noun, plural im·pre·sa·ri·os.
Origin of impresario
Examples from the Web for impresario
Leonard was now the impresario of Delta Blues, music sold to the poorest people in the city.The Stacks: How Leonard Chess Helped Make Muddy Waters|Alex Belth|August 2, 2014|DAILY BEAST
“Warning to politicians,” Internet impresario Matt Drudge recently tweeted.Why TV Anchor Jorge Ramos Swam Across The Rio Grande|Lloyd Grove|July 22, 2014|DAILY BEAST
That autumn she had been introduced to the British producer and impresario Charles Cochran.Tallulah Bankhead: Gay, Drunk and Liberated in an Era of Excess Art|Judith Mackrell|January 25, 2014|DAILY BEAST
Critics derided him as a master of road shows and an impresario of spreadsheets.The Brutal Fall of Brazilian Billionaire Eike Batista|Mac Margolis|June 25, 2013|DAILY BEAST
At 28, Schroeder is the same age as Internet impresario Mark Zuckerberg.Fashion of a Certain Age New Website Halsbrook.com Caters to Mature Shoppers|Robin Givhan|November 4, 2012|DAILY BEAST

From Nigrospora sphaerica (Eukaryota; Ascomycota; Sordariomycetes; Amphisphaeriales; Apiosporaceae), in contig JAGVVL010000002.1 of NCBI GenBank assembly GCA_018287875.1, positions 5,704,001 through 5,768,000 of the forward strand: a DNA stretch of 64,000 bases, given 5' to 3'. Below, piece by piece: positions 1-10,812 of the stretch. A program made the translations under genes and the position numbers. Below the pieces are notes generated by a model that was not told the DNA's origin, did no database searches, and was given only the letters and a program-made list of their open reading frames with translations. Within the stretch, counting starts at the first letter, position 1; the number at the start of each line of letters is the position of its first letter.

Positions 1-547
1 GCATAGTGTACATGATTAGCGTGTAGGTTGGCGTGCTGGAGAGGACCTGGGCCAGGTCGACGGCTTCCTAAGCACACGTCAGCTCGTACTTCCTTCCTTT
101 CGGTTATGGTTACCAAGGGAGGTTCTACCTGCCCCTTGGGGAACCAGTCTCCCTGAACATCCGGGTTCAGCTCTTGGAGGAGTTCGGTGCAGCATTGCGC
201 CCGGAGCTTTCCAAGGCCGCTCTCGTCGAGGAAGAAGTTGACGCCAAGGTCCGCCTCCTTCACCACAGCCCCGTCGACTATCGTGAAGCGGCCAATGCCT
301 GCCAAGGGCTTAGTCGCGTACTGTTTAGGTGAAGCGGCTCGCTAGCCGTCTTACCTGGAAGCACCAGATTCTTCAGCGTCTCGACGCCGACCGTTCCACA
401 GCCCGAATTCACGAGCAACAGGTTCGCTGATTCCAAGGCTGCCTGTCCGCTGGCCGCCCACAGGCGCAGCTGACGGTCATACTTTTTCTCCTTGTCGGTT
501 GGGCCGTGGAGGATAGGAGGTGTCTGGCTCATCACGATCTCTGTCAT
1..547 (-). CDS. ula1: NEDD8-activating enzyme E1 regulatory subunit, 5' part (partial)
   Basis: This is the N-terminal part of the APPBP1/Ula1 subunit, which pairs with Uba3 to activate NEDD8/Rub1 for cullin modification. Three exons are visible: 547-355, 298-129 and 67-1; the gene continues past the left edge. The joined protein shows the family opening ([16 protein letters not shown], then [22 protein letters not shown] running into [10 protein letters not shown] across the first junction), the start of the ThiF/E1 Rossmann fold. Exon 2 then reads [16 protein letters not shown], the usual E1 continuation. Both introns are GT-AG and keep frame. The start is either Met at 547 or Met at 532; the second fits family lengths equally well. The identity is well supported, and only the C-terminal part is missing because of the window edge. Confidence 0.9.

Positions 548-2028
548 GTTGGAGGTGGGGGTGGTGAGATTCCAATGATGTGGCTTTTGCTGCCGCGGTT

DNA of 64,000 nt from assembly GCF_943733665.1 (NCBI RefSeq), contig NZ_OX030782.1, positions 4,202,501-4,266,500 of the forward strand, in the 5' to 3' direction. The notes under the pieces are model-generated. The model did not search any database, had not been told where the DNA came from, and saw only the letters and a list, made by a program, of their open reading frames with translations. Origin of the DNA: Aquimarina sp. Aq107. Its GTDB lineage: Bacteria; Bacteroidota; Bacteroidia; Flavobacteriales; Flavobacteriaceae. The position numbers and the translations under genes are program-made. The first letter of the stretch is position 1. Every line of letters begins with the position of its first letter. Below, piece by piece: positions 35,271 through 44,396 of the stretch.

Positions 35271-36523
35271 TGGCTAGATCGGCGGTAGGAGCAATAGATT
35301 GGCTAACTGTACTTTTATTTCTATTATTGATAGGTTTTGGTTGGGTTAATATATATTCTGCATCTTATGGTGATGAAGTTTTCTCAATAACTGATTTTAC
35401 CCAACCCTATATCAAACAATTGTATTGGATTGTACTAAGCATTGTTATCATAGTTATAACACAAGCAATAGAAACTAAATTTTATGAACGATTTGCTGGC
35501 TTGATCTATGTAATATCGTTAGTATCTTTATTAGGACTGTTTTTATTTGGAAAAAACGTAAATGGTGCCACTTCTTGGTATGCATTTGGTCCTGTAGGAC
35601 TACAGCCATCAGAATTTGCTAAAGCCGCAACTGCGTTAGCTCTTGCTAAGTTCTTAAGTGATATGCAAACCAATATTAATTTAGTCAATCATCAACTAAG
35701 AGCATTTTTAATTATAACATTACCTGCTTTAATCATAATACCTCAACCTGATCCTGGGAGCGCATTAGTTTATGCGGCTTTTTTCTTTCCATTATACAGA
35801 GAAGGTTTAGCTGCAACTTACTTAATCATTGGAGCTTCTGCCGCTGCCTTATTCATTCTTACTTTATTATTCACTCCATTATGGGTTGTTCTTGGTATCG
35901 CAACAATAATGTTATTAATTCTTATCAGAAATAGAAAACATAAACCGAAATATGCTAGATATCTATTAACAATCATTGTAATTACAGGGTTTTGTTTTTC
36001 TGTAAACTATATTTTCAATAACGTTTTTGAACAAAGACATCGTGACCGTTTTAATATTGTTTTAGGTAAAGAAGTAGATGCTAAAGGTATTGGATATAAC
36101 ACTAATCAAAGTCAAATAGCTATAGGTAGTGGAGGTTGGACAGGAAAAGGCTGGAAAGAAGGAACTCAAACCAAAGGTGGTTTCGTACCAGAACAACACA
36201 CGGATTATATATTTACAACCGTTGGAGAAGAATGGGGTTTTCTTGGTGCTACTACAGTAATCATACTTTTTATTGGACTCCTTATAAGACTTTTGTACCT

When Renovales handed her the pile of lires which the impresario gave him she said with a little laugh of joy, "Money, money!"Woman Triumphant|Vicente Blasco Ibaez
The idea of Faust plainly attracted him, and the impresario hastily followed up the advantage.The Dominant Strain|Anna Chapin Ray
The impresario had heard of Verdi, through the fact that the Conservatory had blackballed him.Little Journeys to the Homes of the Great - Volume 14|Elbert Hubbard
There are theatres, but nothing is given in them because there is no impresario.The Life & Letters of Peter Ilich Tchaikovsky|Modeste Tchaikovsky
The stipend paid to her by the impresario, the jewels, the big bouquets—all flowed into the treasury of the insurrection.Vittoria, Complete|George Meredith
noun plural -sarios
Word Origin for impresario
1746, from Italian impresario "operatic manager," literally "undertaker (of a business)," from impresa "undertaking," fem. of impreso, past participle of imprendere "undertake," from Vulgar Latin imprendere, from assimilated form of in- "into, in, on, onto" (see in- (2)) + prehendere "to grasp" (see prehensile).